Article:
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26 days in, IPS forces continue assaults on hunger-striking prisoners

May 12, 2017 4:47 P.M. (Updated: May 16, 2017 5:10 P.M.)
Some of Palestine's most high-profile prisoners. From left to right: Fouad Shubaki, Nael Barghouthi, Karim Yunis, Ahmad Saadat, Marwan Barghouthi
RAMALLAH (Ma'an) -- As an estimated 1,300 Palestinian prisoners entered their 26th day of hunger strike on Friday, the Israel Prison Service (IPS) has continued to implement violent, punitive measures against hunger striking prisoners, despite earlier reports that possible negotiations would be made between IPS and strike leaders on Friday.

In Israel’s Ashkelon prison, 26 hunger-striking prisoners held in section 3 of the prison, decided to boycott medical checks in protest of ongoing punitive raids carried out by IPS forces.

The boycott came hours after IPS forces raided Section 3 and took the prisoners out into the prison yard, and left the hunger strikers standing under the hot sun, handcuffed from 8 a.m to 4 p.m, according to the Handala Center for Prisoners and Former Prisoners.

Separately, several prisoners being held in solitary confinement in Ramla prison passed out and lost consciousness after IPS forces carried out aggressive search raids, which according to the center, “increased exhaustion and fatigue of the hunger strikers.”

Meanwhile, the media committee of the hunger strike released a statement saying that prisoners inside Israel’s Nafha prison have continued to be subjected to punitive procedures by IPS forces “in an attempt to break their hunger strike.”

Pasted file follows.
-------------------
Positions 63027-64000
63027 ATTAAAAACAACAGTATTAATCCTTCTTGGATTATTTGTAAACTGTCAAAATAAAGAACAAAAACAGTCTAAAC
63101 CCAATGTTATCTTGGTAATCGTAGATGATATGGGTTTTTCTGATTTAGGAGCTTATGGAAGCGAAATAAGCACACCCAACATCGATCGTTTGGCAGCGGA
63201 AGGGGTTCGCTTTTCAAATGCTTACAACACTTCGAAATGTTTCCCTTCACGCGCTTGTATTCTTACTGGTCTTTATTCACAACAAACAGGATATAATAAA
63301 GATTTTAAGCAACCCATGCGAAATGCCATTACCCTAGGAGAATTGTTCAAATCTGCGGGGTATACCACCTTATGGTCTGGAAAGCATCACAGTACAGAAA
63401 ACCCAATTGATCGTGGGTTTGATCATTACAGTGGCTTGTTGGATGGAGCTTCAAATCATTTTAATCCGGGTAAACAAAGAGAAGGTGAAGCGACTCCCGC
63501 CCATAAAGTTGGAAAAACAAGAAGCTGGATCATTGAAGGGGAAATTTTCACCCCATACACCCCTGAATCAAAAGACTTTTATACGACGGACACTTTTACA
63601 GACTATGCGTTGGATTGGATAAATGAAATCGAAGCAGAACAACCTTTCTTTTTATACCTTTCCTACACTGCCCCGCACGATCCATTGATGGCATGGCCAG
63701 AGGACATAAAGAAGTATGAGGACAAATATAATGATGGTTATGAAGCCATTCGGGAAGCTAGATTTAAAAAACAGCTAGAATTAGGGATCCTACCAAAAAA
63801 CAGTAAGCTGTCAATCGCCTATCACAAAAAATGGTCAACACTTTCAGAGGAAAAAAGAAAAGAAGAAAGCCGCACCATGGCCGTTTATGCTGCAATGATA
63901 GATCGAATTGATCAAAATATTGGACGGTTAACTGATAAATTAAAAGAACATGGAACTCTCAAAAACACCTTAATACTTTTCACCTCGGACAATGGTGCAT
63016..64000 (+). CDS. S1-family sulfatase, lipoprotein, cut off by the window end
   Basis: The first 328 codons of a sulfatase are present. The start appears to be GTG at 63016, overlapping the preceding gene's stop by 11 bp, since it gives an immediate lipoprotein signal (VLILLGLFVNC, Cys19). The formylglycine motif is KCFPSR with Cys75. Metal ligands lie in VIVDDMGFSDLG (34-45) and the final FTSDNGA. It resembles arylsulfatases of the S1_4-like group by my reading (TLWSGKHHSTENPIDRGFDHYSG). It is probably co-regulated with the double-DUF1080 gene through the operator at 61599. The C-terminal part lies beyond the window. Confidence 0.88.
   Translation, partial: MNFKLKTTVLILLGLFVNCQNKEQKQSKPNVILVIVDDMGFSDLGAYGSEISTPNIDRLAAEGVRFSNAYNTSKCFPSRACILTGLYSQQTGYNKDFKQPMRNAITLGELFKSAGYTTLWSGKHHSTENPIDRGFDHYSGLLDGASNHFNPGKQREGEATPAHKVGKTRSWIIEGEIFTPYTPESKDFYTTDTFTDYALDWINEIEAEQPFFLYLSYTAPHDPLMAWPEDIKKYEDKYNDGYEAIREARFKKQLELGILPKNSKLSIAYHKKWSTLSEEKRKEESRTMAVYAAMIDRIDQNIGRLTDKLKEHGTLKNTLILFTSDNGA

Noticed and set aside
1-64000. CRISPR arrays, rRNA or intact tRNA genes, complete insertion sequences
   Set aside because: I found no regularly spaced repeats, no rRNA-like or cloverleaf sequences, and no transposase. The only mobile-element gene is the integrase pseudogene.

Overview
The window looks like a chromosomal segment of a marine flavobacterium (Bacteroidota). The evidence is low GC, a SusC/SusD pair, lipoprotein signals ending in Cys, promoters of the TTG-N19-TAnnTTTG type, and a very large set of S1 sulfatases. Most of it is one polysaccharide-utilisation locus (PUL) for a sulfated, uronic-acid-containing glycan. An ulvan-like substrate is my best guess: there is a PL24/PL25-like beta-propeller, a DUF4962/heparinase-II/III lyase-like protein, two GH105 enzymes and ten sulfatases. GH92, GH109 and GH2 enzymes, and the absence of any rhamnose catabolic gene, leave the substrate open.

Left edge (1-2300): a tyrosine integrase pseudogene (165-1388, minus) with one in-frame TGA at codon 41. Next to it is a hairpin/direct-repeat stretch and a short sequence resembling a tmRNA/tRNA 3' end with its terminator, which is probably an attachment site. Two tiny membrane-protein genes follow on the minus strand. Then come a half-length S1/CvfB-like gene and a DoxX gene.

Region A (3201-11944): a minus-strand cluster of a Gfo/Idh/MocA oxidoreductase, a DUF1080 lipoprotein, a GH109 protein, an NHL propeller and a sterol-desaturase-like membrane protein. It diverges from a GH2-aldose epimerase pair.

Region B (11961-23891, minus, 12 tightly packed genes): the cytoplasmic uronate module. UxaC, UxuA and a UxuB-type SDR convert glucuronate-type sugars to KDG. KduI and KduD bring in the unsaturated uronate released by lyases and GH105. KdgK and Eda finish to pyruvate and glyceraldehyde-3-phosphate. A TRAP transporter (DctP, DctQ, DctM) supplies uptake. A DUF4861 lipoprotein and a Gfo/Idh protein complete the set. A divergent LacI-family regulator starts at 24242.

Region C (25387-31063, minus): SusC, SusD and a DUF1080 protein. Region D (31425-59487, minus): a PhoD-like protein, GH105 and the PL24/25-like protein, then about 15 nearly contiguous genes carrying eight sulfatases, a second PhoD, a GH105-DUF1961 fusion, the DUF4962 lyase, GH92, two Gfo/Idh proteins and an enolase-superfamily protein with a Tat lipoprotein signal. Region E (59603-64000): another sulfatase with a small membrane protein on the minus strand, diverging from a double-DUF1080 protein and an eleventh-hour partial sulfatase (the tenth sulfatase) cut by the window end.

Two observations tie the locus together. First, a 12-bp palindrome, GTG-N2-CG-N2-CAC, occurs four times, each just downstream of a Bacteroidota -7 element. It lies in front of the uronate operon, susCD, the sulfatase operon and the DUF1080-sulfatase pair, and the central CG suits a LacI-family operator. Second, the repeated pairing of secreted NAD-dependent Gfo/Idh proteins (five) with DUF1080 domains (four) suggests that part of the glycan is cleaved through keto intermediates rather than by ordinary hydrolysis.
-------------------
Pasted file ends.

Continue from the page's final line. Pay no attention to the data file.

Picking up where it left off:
During a visit from a Palestinian Prisoner’s Society (PPS) lawyer, hunger striker Samer Abu Diak said that IPS forces “barely leave the prisoners cells,” where they continuously conduct searches and raids throughout most of the day and night.

Diak’s testimony stated that IPS forces have assaulted a number of prisoners by beating them with batons and spraying them with pepper spray if hunger strikers -- who have reportedly begun vomiting blood and fainting from fatigue -- do not stand up during searches.

If any prisoner decides to protest these punitive measures, they are transferred to solitary confinement, Diak said, adding that IPS officials also transfer prisoners between different sections of the prison every three days.

An IPS spokesperson was not immediately available for comment.

Since the strike was launched on April 17, IPS has continuously carried out a number of punitive procedures, including banning family visits, restricting lawyer access, transferring strike leaders to solitary confinement, violent raids, and reports from prisoners of IPS officials spilling water on hunger strikers instead of giving them water to drink.

Meanwhile, Israel’s concerted attempt to turn Palestinian hunger strikers against the movement's leader Marwan Barghouthi has continued to escalate, with the Palestine Prisoners’ Center for Studies reporting that several hunger strikers were shown fabricated pictures of Barghouthi, a Fatah leader, eating during their court proceedings.

The incidents came after IPS released a video purportedly showing Barghouthi eating in his cell during the hunger strike. However, a committee formed to support the Palestinian hunger strikers quickly denounced the footage, calling the video’s release part of an Israeli “war of lies” to discredit the prisoner movement.

The Palestinian prisoners on hunger strike have been calling for an end to the denial of family visits, the right to pursue higher education, appropriate medical care and treatment, and an end to solitary confinement and administrative detention -- imprisonment without charge or trial -- among other demands for basic rights.
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